Edith Wharton is one of your favorite writers. How did that influence your writing?

Well, I must say, I felt very conscious of the language I used. I wanted it to be appropriate to the era, hard-working and beautiful all at once. I could never dream of writing as exquisitely as Edith. I often get chills when I read her writing. If angels could write, they’d write as she did. The music of her language is instructive and breathtaking. But I tried to write in a way that I felt might please her. Also, I often started my writing sessions by reading a few pages of one of her books. I never get tired of her books, no matter how often I read them.

The book follows Edith’s sexual awakening. What was it like writing sex scenes for such a well-known writer?

Not many people know this, but when Edith died, among her effects, her literary executor found some pornography that she’d penned. There was nothing shy about this work. It was bold, shocking, and also, of course, exquisitely written. While I did not use any of the language of this piece (named Beatrice Palmato, for those who are curious—and yes, it’s on the internet) it did instruct me as to how she viewed sex and passion, and gave me insight into what excited her.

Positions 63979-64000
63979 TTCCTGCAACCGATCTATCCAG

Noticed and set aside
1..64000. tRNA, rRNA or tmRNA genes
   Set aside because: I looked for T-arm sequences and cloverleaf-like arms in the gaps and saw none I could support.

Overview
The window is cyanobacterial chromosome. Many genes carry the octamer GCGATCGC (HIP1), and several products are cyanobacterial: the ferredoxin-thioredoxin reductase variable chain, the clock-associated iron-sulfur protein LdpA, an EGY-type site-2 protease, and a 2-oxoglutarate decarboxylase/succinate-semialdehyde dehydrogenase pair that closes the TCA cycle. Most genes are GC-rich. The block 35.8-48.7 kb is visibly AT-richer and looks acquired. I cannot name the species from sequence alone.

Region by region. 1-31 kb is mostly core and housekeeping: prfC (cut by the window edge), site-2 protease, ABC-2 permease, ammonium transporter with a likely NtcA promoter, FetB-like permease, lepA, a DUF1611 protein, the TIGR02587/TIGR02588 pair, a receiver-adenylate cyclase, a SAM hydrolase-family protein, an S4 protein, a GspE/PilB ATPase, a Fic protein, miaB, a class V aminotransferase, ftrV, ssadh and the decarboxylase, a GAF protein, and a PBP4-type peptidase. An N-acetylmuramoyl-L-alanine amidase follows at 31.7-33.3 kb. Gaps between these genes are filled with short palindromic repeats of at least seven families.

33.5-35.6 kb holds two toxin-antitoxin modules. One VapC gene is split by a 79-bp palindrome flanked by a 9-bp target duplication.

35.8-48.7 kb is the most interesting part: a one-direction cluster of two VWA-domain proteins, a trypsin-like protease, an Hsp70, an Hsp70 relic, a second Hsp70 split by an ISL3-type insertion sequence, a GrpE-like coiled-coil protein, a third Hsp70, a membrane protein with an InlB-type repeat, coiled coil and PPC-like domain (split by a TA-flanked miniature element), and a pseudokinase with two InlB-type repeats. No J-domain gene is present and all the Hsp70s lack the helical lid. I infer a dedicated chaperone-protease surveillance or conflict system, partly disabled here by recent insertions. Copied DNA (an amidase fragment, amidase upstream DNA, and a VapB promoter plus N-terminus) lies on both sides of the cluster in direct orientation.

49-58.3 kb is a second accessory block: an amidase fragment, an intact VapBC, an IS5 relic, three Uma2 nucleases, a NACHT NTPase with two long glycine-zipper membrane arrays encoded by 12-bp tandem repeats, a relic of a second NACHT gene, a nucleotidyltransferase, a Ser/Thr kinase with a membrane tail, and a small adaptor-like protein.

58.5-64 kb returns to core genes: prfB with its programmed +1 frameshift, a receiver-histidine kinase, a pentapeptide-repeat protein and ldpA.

Paris figures heavily into the book. What did the city mean to Edith? What’s your relationship to Paris and did it figure into the writing of the book?

Edith adored Paris. It was everything that New York wasn’t: culturally oriented, worldly, beautiful. She found New York society closed and stifling. She blossomed when she finally moved to France full-time, and her devotion to France is clear in how she helped the women of France during World War I with her workrooms and charities. (France awarded her the Cross of the Legion of Honor for her work during the war.) She had loved Paris as a child, and even more as an adult. And of course, she fell in love with Morton while in Paris. That would forever insure a place for Paris in her heart.